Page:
Once this rip is made, most dogs will proceed to pull out the stuffing. As such, puppies should not be left unsupervised with items that can be torn apart with stuffing inside, because, in some circumstances, they will ingest the stuffing which can result in choking or in an intestinal blockage. An intestinal blockage has the potential to cause death; many have to be removed surgically and depending upon the severity, may impact a dog for the rest of their life.

You have to teach a dog what they are allowed to do in the house. Consistent training can help prevent chewing, but know that some dogs may continue to chew on inappropriate items when left unsupervised even with training. Some dogs will not be able to be left alone because they will express boredom or separation anxiety by chewing furniture, requiring them to be crated or placed in a playpen for their safety when home alone.

As the old saying goes, when the cat’s away, the mice will play. That goes for dogs too.

Most dogs shed. To keep pet hair and dander from being embedded into the fabric, slipcovers are a good investment. Even though Yorkies don’t really shed, they do sometimes vomit, pee or poop on furniture so it may still be a good idea to have some washable slipcovers.

These can go on chairs, couches, and love seats. They can be easily removed and washed. There are also pet hair-specific vacuum cleaners available that make dog hair removal more efficient.

Puppies can be tempted to chew on wood furniture when they teethe. With good training, this behavior will eventually go away. In the meantime, spray deterrents such as VetClassics YUCK!, can be used on specific items.

To encourage your wood-favoring puppy to chew on an appropriate item, consider purchasing a dog-safe wood chew toy such as the pet stages dogwood bone.

2 small yorkie puppies in grass

Toxic Substances and Hazards To Your Puppy

Since puppies are curious creatures and have a knack for finding things to get into, you will need to be sure to remove toxic or hazardous items from areas your puppy has access to. Examples are:

  • Toxic foods such as alcohol, coffee, chocolate, raisins, grapes, xylitol (also known as Birch Sugar), and more. See a complete list by ASPCA here.
  • Toxic substances such as rat poison or other chemicals; anti-freeze for example can sometimes smell sweet, and other interesting-smelling items such as poisoned rat food can attract a puppy’s attention.
  • Dog toys that have pieces that can easily be broken off cause a choking hazard or the potential for an intestinal blockage.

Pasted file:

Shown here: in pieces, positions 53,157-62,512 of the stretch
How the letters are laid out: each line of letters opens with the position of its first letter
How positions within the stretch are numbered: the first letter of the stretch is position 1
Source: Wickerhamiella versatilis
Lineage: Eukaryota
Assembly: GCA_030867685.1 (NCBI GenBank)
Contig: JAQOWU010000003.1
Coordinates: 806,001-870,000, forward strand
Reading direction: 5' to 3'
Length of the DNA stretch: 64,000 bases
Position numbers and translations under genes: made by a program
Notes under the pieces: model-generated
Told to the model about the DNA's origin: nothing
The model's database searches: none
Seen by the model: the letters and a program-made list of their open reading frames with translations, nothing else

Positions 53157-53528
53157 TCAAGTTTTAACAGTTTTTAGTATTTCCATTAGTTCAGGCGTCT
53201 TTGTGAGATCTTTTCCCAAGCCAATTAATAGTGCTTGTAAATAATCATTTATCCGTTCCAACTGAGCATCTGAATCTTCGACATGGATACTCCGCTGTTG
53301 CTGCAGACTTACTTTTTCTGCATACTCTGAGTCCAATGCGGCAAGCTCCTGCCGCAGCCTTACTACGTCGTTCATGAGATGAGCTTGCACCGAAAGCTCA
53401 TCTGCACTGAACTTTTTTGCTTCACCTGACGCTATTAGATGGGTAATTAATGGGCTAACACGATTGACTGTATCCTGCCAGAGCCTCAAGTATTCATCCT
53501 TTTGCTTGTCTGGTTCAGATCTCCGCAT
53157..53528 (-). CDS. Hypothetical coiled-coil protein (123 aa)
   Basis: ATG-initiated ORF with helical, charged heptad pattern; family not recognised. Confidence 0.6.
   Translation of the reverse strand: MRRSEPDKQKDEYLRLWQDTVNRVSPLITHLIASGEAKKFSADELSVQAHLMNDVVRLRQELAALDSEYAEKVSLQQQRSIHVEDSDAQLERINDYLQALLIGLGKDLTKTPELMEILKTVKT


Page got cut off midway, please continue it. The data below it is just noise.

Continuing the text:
• Small items that may capture a puppy’s attention due to strong odors such as underwear, socks (especially baby socks), sanitary napkins, items found in trash cans, etc, may pose a choking hazard or an intestinal blockage risk.

To help protect your puppy when you cannot supervise him or her, create a puppy safe area in a playpen with safe toys in it to keep your puppy busy. Safe toys to leave your puppy unsupervised with are:

*For maximum entertainment, fill Kongs with treats such as dog-safe peanut butter or KONG Stuff’N Easy Treat and freeze in the freezer the night before. Don’t worry about the clean-up; Kong toys are dishwasher safe!

closeup of yorkie puppy


Knowing what to expect from a new puppy can help you be more prepared for it. Teaching your puppy and getting to know his or her personality is a fun and fulfilling process. Enjoy this precious new addition to your family!

Share your experiences with your puppy and any tips you may have about puppy-proofing your home.

And for more puppy fun, read this article about fascinating Yorkie puppy facts.

Cathy signature with Yorkie drawing
Blond woman holding a Yorkie and Chorkie sitting outside

Cathy Bendzunas

Dog Blogger, Former Dog Groomer

I have adored Yorkies for well over 50 years. As a young adult, I began to show and breed them. Now, I just write about them and have several in my little pack of small dogs.

I have had dogs all my life and have trained as a dog groomer. I also have been a kennel worker, worked in a pet hotel through PetSmart, and still am a pet sitter.

Check out my bio for more information about me.